For example on the night of 28th of October, 2013, the UK was hit by a large storm. And they almost completely ignored the more serious fact that Dungeness nuclear power station also went off line due to flooding
Recent advances in technology do mean large scale energy storage using batteries is now possible. Although I’d argue in favor of using smart grids. In a future with lots of electric cars you could offer car owners the option to charge their cars using cheaper off peak power and then sell power back to the grid (say 10-20% of the battery) during peak demand (topping up again during off peak hours).
Think about it, if you had 3.8 million cars (10% of the UK’s current vehicle fleet) each with an average 50 kWh battery, 10% of all of those batteries is 19 GWh’s, or about two thirds of the UK’s current entire energy storage capacity of 30GWh. In a crisis, such as the one in Texas, (when people aren’t going to be travelling long distance, hence you’ll have more cars connected and can do a deeper discharge and still leave enough for the owner to make a few supply runs to the store) you could up this to 30% of the fleet and say 33% of each car’s battery capacity, yielding 188 GWh’s, over 6 times the UK’s current electricity storage capacity. And better still, like the solar panels, this would be distributed power (the sort you need in an ice storm).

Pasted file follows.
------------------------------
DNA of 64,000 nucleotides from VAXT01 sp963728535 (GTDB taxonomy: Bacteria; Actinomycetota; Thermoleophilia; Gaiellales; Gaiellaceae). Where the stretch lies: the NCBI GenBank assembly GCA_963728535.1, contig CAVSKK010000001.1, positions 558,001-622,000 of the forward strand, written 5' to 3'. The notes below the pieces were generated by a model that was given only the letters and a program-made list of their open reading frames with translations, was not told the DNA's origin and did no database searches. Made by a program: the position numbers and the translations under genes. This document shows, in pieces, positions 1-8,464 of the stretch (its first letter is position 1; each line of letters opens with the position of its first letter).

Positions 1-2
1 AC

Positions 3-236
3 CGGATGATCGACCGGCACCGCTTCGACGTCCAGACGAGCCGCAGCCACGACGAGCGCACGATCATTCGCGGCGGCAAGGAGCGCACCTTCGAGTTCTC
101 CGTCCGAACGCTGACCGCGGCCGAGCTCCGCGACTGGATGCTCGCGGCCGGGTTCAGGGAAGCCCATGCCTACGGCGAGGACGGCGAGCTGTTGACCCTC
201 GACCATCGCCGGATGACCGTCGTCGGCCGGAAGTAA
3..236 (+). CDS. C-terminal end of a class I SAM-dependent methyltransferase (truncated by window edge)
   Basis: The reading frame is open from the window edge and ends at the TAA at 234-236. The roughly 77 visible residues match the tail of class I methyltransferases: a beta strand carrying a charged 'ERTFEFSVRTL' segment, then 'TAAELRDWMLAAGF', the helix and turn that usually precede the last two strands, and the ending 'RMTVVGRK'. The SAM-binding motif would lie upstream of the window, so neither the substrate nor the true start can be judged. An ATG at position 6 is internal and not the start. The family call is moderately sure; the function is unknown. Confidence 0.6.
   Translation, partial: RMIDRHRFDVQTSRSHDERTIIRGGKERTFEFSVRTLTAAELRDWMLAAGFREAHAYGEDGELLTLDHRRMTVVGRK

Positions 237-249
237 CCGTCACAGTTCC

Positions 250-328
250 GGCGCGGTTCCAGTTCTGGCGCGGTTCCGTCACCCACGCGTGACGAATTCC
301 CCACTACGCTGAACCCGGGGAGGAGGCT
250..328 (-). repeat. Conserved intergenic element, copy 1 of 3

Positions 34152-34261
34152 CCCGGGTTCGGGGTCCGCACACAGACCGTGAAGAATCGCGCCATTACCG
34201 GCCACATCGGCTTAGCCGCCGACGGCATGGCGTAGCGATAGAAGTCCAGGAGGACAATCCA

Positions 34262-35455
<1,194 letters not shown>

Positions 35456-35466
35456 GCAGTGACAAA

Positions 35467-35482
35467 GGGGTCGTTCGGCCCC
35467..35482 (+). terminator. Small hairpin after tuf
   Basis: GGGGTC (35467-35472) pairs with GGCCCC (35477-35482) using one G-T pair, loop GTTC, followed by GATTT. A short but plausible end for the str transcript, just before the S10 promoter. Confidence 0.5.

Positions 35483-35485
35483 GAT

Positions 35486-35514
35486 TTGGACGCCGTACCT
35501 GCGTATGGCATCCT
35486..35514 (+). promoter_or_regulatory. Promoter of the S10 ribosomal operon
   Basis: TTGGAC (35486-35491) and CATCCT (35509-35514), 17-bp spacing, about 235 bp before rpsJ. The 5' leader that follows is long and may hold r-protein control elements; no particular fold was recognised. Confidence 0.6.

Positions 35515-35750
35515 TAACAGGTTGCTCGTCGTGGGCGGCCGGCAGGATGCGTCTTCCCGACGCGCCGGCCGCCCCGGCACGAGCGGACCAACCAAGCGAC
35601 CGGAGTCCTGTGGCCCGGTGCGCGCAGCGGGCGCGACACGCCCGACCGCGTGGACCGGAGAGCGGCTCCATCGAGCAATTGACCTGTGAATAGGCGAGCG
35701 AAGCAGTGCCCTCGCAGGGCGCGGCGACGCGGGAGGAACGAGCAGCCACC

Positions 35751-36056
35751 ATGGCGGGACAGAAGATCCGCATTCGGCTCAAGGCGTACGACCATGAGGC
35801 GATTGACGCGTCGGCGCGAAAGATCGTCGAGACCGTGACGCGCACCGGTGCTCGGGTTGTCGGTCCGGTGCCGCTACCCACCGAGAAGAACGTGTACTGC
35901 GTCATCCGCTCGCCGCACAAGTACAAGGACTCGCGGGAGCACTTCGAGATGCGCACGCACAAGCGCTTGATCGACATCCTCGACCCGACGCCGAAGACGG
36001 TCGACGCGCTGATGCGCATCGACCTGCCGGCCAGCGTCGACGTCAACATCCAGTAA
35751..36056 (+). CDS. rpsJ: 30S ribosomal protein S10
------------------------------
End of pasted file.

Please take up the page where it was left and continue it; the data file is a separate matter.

Hydrogen stored in underground caverns is another option. In fact a facility in the US has been storing 2500 tons of Hydrogen (about 84 GWh’s worth) regularly since the 1980’s. An even larger facility was recently commissioned in 2017 in Texas (of all places!). I bring up hydrogen, in part because it shows how ignorant republicans are about what’s going on in their own state (maybe you should focus on fixing the power grid rather than banging on about the usual right wing talking points). But also because hydrogen tends to be a nice fit with heat demand, as burning it for heat is 2-3 times more energy efficient that using it for electricity production (due the difference in efficiency between a boiler and a power plant). And I’m kind of guessing that what Texans want right now is heat. In fact, the bulk of most of Europe and North America’s energy demand is in the form of heat.Texas tantrums and anti-wind strawmen | daryanenergyblog